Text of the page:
What is Mētis?
Mētis makes light appear in the midst of darkness . . . teaching men to navigate, opening up a route over the sea, and bringing light into the stormy night.” (Detienne and Vernant, 218)
The beautifully rendered studies of Marcel Detienne and Jean-Pierre Vernant in their 1974 work Les ruses d’intelligence: la Metis des grecs, translated by Janet Lloyd in 1978, represented the scholars’ “analysis of the semantic field of mētis and of its coherence and amazing stability throughout Greek history (2).” Mētis intelligence “always appears more or less below the surface, immersed as it were in practical operations which, even when they use it, show no concern to make its nature explicit or to justify its procedures (3).” A supple responsiveness, mētis assists to navigate a straight path through various contraries. If we translated mētis into its elemental forms, this is fire and water: flowing, directional, responsive, powerful.
There is no doubt that mētis is a type of intelligence and of thought, a way of knowing; it implies a complex but very coherent body of mental attitudes and intellectual behaviours which combine flair, wisdom, forethought, subtlety of mind, deception, resourcefulness, vigilance, opportunism, various skills, and experience acquired over the years. It is applied to situations which are transient, shifting, disconcerting and ambiguous, situations which do not lend themselves to precise measurement, exact calculation or rigorous logic.” (Detienne and Vernant, 3)
And while Plato speaks of dexterity, sureness of eye, and sharpwittedness as a way of both apprehending and manifesting eternal Forms into the world, and Aristotle folds practices of mētis into prudent wisdom, Detienne and Vernant note that both were distancing philosophy from the mētis prized in more ancient texts, such as the nimble cunning of Odysseus or the passionate love of Sappho. When so much of western traditions have been shaped by Plato and Aristotle, it is not at all surprising that many of us have suffered without mētis as a named possibility navigating life. On the contrary, there is a persistent sad disdain and fearful skepticism about individual intuition and embodied forms of perception as being bit dangerous. The heroes and heroines that practice mētis are often set-aside by the moralizing, in favor of those who are more predictable, modest, and compliant.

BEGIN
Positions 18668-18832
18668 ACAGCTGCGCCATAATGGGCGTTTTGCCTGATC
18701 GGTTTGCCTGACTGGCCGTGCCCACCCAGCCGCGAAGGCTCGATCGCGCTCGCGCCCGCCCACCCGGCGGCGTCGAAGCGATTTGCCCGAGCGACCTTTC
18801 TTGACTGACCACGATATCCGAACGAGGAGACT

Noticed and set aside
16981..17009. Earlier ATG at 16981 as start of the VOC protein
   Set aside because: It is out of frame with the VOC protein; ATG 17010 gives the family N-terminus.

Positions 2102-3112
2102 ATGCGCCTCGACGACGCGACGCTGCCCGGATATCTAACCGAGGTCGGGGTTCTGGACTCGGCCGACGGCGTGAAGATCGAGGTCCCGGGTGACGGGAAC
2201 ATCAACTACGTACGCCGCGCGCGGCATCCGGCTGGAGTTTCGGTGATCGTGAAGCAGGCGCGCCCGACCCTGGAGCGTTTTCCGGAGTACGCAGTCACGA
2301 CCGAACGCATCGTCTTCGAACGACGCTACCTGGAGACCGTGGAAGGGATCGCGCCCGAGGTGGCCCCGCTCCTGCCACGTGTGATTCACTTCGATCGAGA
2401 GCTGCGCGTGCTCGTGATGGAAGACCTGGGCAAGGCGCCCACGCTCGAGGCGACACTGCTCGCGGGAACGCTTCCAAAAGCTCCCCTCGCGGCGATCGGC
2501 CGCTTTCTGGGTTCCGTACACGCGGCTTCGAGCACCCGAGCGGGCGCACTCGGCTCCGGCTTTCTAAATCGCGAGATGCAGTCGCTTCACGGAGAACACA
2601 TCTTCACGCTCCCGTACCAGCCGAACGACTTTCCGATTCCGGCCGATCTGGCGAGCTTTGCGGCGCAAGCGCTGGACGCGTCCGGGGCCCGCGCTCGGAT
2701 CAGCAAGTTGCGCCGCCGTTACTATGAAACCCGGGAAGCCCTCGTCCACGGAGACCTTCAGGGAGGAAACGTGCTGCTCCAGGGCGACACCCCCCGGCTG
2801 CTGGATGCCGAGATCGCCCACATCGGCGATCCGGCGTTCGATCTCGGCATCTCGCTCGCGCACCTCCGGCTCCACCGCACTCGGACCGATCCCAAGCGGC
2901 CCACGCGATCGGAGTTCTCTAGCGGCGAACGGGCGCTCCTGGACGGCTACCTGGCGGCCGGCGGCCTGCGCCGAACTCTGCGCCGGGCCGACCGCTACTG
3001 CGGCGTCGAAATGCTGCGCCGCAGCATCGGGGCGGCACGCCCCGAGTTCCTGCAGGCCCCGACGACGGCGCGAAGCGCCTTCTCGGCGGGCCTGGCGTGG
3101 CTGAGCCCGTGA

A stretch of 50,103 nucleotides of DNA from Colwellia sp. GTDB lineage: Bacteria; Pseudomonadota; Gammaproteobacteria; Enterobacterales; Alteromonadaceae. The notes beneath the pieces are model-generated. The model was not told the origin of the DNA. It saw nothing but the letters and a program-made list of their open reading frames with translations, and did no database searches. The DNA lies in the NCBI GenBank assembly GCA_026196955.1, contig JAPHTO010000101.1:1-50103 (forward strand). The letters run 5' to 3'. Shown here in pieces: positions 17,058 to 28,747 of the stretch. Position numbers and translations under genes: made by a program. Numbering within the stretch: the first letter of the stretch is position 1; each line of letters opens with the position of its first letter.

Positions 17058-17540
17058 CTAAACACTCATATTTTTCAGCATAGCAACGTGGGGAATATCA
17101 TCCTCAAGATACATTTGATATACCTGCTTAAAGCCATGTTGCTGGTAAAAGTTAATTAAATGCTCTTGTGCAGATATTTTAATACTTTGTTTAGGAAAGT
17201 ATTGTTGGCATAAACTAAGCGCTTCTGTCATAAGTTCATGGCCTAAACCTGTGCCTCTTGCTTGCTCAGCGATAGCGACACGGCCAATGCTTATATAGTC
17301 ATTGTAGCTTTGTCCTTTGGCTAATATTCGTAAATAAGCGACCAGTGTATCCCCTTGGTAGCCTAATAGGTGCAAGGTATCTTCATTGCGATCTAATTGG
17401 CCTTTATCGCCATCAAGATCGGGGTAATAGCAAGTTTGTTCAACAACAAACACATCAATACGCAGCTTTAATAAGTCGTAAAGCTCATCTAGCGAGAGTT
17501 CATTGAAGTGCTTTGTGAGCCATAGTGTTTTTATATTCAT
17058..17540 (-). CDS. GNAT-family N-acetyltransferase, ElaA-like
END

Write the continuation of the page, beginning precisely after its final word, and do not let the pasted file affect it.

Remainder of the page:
But mētis will not be denied, because it is called forth by life itself. Friedrich Nietzsche was a student of pre-Socratic thought, resurrecting the philosophical and existential richness of mētis intelligence and its joy. Inviting every human to journey with a “Yes to Life,” Nietzsche references the ancient story of Jason and the Argonauts in pursuit of the Golden Fleece.
And now, after we have long been on our way in this manner, we argonauts of the ideal, with more daring perhaps than is prudent, and have suffered shipwreck and damage often enough, but are, to repeat it, healthier than one likes to permit us, dangerously healthy, ever again healthy — it will seem to us as if, as a reward, we now confronted an as yet undiscovered country whose boundaries nobody has surveyed yet, something beyond all the lands and nooks of the ideals so far, a world so overrich in what is beautiful, strange, questionable, terrible, and divine that our curiosity as well as our craving to possess it has gotten beside itself — alas, now nothing will sate us any more! (The Gay Science, Section 382)
This is what life looks like with the attitude of mētis at the helm; this is courage and the freedom to fail and rise again. Mētis intelligence is not just attitudinal. What does it look like in flourishing practice?
Let me offer an example from my own experience as a physician. At the bedside, the good practice of medicine asks that I remain present to the person in front of my eyes and under my hand, both in intuitive specificity and searching my practical wisdom for the nature of this suffering and its cure. Detienne and Vernant compare the physician to a hunter or to the captain of a ship, with a watchful and embodied waiting for those subtle shifts that inform the precise moment to act.
If he is to be able to find his way in this world of fluctuating symptoms the doctor must have at his disposal all the resources of an intelligence as polymorphic as his enemy; he must show that he can adopt as many disguises as Homer’s Proteus with his thousand tricks… There is an aphorism which notes that medicine is an art of the fleeting moment (oligókairos), and in which the opportunity for intervention are always critical.